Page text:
During the Civil War (they still call it the War of Northern Aggression down there), confederate soldiers from other states derisively called the confederate troops from Alabama "Yellowhammer." Of course, once Alabama's troops led the South to victory over the North and full and permanent independence, Alabamans proudly adopted the name.
Oh, wait. The South lost the Civil War. (My sister-in-law, who lived in Richmond, Virginia for a few years, looked at the boulevard with statutes of all the great confederate generals and called it "Losers Row," but I digress.) Alabama is known as the Yellowhammer State anyway.
None of that really has anything to do with the news out of Alabama today, but I hate to let a good state nickname story go to waste.
The thing is that Alabama has a history of what you might call intolerance and scorn for the niceties of constitutional law. You may remember (if you're old enough), George Wallace's inaugural address in 1963 when he was sworn in as Governor.
Today I have stood, where once Jefferson Davis stood, and took an oath to my people. It is very appropriate then that from this Cradle of the Confederacy, this very Heart of the Great Anglo-Saxon Southland, that today we sound the drum for freedom as have our generations of forebears before us done, time and time again through history. Let us rise to the call of freedom-loving blood that is in us and send our answer to the tyranny that clanks its chains upon the South. In the name of the greatest people that have ever trod this earth, I draw the line in the dust and toss the gauntlet before the feet of tyranny . . . and I say . . . segregation today . . . segregation tomorrow . . . segregation forever.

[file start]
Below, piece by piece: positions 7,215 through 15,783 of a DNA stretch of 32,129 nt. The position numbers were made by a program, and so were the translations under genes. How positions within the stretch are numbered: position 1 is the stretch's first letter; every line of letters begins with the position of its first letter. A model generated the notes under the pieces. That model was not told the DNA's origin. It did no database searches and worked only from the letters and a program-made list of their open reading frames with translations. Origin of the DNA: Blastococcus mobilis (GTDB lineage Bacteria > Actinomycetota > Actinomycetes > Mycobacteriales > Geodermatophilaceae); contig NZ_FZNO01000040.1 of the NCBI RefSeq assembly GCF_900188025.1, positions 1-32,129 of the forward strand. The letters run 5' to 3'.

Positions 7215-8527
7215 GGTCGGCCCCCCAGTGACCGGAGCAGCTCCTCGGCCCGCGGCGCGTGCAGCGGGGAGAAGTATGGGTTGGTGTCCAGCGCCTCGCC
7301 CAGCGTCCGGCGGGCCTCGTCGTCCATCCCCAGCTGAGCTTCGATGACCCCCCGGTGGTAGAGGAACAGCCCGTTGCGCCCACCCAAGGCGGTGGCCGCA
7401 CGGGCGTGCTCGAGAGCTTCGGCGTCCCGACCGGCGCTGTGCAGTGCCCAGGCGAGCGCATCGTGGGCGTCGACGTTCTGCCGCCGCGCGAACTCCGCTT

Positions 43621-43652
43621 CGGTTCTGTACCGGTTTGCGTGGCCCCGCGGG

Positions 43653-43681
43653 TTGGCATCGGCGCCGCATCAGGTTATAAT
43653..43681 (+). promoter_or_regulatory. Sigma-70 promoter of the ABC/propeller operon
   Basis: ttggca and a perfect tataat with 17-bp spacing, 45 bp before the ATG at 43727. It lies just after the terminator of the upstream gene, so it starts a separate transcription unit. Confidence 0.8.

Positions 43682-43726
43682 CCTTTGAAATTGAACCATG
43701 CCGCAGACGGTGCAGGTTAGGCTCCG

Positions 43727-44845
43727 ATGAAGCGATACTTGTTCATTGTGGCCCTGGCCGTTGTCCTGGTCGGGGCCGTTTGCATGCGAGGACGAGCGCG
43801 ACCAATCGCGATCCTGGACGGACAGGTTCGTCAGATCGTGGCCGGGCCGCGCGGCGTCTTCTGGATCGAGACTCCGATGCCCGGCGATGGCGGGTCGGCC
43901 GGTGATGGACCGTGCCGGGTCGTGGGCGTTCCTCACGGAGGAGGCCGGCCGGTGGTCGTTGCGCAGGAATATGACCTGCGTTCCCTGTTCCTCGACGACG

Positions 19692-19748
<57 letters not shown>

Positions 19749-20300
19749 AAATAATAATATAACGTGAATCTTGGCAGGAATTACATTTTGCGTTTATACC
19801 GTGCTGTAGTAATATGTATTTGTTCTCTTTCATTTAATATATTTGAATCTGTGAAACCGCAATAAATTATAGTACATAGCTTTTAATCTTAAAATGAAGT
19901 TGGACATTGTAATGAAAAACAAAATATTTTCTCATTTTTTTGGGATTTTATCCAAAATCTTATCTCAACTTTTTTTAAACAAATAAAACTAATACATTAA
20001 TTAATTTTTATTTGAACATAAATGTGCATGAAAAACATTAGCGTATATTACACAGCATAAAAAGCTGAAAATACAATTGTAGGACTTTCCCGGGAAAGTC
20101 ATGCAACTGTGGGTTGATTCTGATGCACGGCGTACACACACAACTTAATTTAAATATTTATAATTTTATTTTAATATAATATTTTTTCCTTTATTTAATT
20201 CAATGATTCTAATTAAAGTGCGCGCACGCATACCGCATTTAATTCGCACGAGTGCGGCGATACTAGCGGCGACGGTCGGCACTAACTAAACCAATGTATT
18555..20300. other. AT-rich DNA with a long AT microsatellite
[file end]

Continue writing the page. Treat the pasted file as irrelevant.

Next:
More recently, Alabama gave us Roy Moore. While he was Chief Judge of the Alabama Supreme Court, he arranged for a 5,280 pound granite monument of the 10 Commandments to be placed in the rotunda of the state's judicial building. The US District Court ordered the monument removed. The 11th Circuit ordered it removed. The Supreme Court denied Moore's cert petition. The other Judges had the monument removed to avoid a $5,000/day fine. And Moore was removed from office for flagrant disregard of the orders of federal courts. (Full story here.)
And now there's Alabama's new Governor, Robert Bentley. He was sworn in Monday. Apparently, he went right from the inauguration to Dexter Avenue King Memorial Church, where Martin Luther King, Jr., was once pastor. That was fitting, I suppose, on Martin Luther King day. But then, the Birmingham News had the story.
It seems that while explaining that even though he's a Republican, he plans to be Governor of all the people, and while explaining that he thinks King "was one of the greatest men that has ever lived," well, somehow he let loose that he may be governing everyone, but you know, we're just not all . . . . Ah, here's the Birmingham News.
"There may be some people here today who do not have living within them the Holy Spirit," Bentley said. ''But if you have been adopted in God's family like I have, and like you have if you're a Christian and if you're saved, and the Holy Spirit lives within you just like the Holy Spirit lives within me, then you know what that makes? It makes you and me brothers. And it makes you and me brother and sister."
Bentley added, ''Now I will have to say that, if we don't have the same daddy, we're not brothers and sisters. So anybody here today who has not accepted Jesus Christ as their savior, I'm telling you, you're not my brother and you're not my sister, and I want to be your brother."
Glad to know, I suppose, that he'd like to welcome me into his family. But a bit disheartening, I'd think, if I were a Yellowhammer, to be told right off the bat that there are the folks he's related to and then there are the rest. And that I was one of the rest.
According to Jay Reeves of AP, Bill Nigut, regional director of the Anti-Defamation League, said,
His comments are not only offensive, but also raise serious questions as to whether non-Christians can expect to receive equal treatment during his tenure as governor.
And Nigut added that
[I]t sounded like Bentley was using the office of governor to advocate for Christian conversion.
"If he does so, he is dancing dangerously close to a violation of the First Amendment of the U.S. Constitution, which forbids government from promoting the establishment of any religion."
But you know, it's Alabama. Where the Tuscaloosa.